Landmark in Selma

Edmund Pettus Bridge

Edmund Pettus Bridge

Few sites are as iconic to the American Civil Rights movement as the Pettus Bridge. On March 7, 1965, a crowd prepared to march to Montgomery to demonstrate against the murder of a local black activist by police...

Archaeological Site in Selma

Old Cahawba Archaeological Park

This eerie ghost town, faded by time and jungly overgrowth, was once the capital of Alabama. By the 20th century, Cahawba was abandoned, and today its remains constitute an important archaeological site. It's...

Museum in Selma

Selma Interpretive Center

This museum, near the north side of the Pettus Bridge, has a small interpretive center that fleshes out the history and narrative of the Jim Crow South, and the subsequent struggle against legalized segregation.

Church in Selma

Brown Chapel

When the red-brick, twin-towered Brown Chapel was built by black builder AJ Farley in 1908, congregants could not have guessed that their church would play a crucial role in the Civil Rights struggle. In 1965,...

Museum in Selma

National Voting Rights Museum

This museum, located near the foot of the Edmund Pettus Bridge, tells the tale of the Selma to Montgomery march, and includes exhibits on women's suffrage, reconstruction, nonviolent resistance and other...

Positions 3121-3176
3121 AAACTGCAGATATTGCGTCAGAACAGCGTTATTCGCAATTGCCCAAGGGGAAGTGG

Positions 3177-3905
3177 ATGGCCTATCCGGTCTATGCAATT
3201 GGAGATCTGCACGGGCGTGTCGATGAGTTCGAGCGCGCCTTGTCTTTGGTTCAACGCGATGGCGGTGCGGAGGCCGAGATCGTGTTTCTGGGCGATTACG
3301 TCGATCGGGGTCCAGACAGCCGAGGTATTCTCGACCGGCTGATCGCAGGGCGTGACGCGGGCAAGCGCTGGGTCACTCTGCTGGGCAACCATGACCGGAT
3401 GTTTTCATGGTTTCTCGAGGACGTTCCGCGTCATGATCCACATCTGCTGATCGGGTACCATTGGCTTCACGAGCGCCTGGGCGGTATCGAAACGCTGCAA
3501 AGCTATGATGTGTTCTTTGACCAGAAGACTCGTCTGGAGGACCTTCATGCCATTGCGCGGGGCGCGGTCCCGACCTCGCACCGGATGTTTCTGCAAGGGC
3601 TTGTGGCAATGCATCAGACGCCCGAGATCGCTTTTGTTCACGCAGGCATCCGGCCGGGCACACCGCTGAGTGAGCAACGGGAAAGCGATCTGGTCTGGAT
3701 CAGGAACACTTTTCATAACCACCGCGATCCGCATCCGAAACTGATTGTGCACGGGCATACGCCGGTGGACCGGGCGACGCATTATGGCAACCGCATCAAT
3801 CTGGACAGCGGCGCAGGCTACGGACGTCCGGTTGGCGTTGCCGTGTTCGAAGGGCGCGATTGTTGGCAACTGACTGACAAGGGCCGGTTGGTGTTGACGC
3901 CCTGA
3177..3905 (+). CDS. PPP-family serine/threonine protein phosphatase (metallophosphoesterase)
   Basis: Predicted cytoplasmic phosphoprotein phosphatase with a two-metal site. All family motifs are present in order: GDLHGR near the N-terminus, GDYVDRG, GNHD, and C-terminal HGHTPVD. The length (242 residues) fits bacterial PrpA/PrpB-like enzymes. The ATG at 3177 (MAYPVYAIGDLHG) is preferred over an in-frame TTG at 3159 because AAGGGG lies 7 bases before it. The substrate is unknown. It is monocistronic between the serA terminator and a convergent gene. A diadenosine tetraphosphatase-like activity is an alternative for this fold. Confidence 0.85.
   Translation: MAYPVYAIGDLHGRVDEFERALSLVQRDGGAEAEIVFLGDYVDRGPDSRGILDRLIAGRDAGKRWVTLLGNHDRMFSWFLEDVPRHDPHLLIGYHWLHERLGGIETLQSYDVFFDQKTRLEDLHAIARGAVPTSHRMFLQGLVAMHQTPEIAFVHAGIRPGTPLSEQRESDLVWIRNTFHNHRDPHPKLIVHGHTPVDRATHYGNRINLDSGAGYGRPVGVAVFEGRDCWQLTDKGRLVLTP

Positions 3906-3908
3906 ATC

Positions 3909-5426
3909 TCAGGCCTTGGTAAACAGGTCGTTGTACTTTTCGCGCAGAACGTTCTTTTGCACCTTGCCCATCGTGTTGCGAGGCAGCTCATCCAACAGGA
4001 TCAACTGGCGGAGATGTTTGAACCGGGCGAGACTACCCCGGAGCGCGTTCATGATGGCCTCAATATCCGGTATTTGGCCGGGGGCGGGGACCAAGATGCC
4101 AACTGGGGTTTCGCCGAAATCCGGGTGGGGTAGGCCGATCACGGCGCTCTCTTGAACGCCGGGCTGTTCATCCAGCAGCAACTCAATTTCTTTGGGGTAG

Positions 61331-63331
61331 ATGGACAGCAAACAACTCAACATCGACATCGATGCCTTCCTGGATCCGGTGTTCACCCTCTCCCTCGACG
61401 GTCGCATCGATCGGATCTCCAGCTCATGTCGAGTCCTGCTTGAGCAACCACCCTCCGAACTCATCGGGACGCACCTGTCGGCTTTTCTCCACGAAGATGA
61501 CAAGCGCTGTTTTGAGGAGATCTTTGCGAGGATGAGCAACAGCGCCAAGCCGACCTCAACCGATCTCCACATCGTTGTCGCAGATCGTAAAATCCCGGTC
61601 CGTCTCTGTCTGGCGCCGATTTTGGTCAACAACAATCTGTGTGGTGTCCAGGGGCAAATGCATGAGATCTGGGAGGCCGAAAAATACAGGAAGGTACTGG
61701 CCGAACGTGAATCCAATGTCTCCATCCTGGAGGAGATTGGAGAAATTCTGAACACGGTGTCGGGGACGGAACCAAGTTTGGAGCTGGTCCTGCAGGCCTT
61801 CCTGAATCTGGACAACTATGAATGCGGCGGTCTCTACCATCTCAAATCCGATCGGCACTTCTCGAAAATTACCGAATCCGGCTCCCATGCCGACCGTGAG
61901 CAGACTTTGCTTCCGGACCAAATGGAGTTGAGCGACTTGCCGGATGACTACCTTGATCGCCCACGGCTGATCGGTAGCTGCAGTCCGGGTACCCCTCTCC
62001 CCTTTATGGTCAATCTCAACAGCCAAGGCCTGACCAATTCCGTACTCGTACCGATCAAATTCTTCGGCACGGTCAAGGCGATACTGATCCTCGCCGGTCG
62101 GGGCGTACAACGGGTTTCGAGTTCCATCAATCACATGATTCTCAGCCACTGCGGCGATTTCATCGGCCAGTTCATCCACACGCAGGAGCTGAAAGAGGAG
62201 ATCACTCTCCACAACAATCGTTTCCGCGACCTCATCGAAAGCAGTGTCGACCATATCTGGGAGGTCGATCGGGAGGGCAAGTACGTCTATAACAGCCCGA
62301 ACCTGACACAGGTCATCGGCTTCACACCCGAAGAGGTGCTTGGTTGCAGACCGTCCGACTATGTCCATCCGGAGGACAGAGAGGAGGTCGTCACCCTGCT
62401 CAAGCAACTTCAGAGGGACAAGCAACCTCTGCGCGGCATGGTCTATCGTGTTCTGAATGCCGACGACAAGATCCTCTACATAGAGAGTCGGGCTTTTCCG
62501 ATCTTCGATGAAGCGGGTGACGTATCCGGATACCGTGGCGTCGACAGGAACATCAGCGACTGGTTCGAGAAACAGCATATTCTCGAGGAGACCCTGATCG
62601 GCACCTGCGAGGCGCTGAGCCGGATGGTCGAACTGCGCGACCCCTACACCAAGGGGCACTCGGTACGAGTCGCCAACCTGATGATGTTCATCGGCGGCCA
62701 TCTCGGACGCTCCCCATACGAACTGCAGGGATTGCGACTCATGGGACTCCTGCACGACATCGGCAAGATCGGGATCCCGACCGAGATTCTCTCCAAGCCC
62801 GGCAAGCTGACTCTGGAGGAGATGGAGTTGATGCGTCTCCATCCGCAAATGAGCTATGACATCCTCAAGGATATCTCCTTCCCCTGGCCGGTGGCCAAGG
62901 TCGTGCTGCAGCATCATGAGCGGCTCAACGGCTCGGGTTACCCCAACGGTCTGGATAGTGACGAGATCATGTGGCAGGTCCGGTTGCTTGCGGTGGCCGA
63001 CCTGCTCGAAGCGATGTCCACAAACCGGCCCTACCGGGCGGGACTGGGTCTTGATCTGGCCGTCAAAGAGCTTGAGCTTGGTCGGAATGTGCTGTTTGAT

Landmark in Selma

Mishkan Israel

This enormous red-brick synagogue once housed a thriving local Jewish community. Many of the members of said community have left the South, but occasionally, a service is held.

Park in Selma

Riverfront Park

This small, pleasant park is a good spot for a walk and to take in views of the Alabama River and Pettus Bridge.

Museum in Selma

Ancient Africa Enslavement Civil War Museum

This companion to the National Voting Rights Museum has displays on African history and the slave trade. Like its affiliate institution, this museum is a little haphazardly assembled, a collection of stuff...